Yes, social media: a toxic cesspool we DID NOT have to deal with in decades past. Although a former colleague reminds me that there were some in the industry “who would lift you up and tear you apart in one breath,” in the same way that social media does now.

There are countless other stories like these, and given the pressure-cooker environment of radio, resilience expert Graeme Cowan strongly believes that media industry teams should unite and support each other.

“It is important for people who work in radio to accept that self-care is not selfish,” Cowan says.

Cowan encourages radio executives to check their mood and be aware of it when making decisions, using the Moodometer system.

In recent years, triple-m you have entered your day without talking – now in partnership with Life line – where its 43 stations across the country go on the air with no ads, no shows, no announcers, no news and no traffic – in the hopes of helping people start a conversation about mental health.

In 2021, RNA and KIIS Drive Co-Host Will McMahon launched a mental health monitoring app called Share my mood.

McMahon said at the time: “I know that one of the hardest things to do when you have mental health issues is to ask for help or even just let someone know that you’re not okay.”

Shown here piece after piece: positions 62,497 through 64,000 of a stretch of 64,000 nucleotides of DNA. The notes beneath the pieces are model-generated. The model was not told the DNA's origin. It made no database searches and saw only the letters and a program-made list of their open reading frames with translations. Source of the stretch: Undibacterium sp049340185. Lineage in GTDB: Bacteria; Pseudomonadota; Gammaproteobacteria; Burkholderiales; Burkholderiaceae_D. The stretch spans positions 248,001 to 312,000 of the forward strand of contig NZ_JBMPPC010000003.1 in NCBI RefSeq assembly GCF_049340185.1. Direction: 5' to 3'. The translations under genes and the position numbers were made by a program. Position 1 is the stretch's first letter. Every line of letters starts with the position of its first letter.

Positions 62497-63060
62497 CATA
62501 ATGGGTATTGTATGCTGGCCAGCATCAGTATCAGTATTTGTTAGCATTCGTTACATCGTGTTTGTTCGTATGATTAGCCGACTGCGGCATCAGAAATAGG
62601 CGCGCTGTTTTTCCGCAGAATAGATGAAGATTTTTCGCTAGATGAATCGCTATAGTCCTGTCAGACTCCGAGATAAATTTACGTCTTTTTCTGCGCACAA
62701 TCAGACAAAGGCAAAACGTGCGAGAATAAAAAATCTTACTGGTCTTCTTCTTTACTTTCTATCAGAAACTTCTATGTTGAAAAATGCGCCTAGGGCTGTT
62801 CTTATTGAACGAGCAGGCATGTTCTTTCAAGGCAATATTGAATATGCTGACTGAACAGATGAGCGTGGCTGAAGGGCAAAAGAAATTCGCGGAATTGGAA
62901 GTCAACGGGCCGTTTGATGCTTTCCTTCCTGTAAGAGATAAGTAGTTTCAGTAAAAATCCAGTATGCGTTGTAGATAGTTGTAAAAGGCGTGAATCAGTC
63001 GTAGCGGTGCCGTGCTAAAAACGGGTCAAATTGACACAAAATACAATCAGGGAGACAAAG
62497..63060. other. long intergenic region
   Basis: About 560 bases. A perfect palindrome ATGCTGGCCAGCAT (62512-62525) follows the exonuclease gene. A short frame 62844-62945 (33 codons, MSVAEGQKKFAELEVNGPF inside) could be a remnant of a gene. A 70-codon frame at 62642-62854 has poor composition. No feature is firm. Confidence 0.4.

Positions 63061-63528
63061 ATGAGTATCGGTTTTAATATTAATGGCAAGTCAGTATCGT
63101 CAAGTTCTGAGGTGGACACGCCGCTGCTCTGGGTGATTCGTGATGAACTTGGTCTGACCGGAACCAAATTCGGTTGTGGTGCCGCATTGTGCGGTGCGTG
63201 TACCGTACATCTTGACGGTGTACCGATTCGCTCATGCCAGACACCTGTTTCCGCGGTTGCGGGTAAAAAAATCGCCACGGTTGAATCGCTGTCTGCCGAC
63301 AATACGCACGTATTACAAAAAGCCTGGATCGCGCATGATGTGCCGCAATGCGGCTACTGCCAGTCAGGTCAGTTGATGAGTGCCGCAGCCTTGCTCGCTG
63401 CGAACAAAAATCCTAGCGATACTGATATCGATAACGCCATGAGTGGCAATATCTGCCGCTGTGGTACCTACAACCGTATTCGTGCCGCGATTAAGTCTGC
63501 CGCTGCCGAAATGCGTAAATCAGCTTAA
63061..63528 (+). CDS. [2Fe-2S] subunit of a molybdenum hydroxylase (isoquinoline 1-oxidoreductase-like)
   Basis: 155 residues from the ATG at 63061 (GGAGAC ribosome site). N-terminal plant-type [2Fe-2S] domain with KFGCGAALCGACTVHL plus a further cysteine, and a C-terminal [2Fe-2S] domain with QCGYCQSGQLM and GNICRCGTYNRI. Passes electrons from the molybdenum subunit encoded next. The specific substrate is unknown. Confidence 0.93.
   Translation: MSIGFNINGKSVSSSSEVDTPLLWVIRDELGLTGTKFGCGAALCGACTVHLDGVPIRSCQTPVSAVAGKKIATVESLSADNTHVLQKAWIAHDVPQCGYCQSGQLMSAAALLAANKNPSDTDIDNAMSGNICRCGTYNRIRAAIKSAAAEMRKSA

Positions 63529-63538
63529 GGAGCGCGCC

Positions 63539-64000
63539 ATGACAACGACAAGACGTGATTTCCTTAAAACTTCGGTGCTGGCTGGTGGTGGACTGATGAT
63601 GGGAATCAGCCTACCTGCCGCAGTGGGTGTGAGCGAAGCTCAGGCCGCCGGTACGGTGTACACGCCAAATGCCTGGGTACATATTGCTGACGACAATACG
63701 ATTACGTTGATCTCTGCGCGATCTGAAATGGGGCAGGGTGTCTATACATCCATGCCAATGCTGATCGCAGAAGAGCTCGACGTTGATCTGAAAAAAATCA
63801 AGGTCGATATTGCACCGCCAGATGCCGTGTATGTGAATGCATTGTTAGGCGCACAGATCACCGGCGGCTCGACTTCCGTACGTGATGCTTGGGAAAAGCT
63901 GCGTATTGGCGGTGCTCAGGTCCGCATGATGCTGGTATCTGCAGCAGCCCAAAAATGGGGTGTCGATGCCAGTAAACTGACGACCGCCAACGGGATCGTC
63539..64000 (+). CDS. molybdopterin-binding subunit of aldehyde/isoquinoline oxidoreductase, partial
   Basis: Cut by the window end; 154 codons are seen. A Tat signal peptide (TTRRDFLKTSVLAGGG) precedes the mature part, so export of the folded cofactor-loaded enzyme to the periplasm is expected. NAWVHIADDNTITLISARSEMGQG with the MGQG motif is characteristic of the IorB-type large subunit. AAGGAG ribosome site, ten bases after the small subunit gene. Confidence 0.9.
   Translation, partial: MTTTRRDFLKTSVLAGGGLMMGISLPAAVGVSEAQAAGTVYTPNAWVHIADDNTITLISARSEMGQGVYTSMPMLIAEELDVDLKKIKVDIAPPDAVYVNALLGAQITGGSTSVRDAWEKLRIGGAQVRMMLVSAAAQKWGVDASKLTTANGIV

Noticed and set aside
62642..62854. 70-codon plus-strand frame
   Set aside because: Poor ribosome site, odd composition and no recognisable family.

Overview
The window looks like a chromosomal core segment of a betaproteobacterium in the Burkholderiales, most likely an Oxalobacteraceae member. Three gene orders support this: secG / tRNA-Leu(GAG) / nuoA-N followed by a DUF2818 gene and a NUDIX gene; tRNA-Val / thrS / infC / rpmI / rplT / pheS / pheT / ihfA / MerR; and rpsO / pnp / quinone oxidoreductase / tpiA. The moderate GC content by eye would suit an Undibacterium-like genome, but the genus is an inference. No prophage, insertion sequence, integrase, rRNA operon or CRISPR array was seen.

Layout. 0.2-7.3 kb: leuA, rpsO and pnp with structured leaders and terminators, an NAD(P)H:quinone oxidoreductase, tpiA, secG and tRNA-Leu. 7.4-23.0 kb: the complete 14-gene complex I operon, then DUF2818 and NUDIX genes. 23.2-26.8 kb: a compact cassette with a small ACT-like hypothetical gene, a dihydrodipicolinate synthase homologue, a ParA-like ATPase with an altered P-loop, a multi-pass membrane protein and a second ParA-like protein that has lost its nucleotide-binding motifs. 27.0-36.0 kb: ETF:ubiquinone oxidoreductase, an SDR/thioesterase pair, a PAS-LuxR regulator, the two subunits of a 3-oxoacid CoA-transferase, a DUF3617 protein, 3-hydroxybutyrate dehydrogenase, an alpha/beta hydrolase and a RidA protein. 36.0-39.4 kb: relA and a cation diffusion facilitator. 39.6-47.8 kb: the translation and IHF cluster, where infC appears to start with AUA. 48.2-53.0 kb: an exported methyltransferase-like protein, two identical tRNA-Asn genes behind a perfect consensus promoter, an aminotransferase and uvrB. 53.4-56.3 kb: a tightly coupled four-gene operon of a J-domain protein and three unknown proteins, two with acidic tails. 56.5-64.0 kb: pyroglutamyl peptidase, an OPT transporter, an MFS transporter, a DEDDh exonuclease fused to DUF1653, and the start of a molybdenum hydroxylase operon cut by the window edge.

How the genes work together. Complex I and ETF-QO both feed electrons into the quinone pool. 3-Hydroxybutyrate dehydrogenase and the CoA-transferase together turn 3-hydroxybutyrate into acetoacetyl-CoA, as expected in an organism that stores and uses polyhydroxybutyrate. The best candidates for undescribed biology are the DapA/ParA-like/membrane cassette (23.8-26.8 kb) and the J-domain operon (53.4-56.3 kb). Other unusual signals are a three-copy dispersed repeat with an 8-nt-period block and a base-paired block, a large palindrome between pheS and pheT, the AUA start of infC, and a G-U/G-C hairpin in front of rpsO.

What radio finally gave Christian O’Connell was a way to find himself.

“I think if you’re lucky in life to find a job that gives you life, whatever you choose to do in life… what you love will also destroy you sometimes,” he says. “He just does it.”

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O’Connell – in his interview with Coulson – admits that much of his career has been characterized by exhaustion and overwhelm.

“Sometimes I’m not very good at controlling myself and taking care of myself.”

O’Connell points out that when we hit our forties, shit gets real. Life catches up with us.

“And it caught up with me. She wasn’t listening to the little quiet moments and suddenly, literally…there was an earthquake of life. She stripped me of everything and forced me to listen to it.

The day his wife sarah He told her, “I think you need help,” which O’Connell says was one of the hardest things to hear.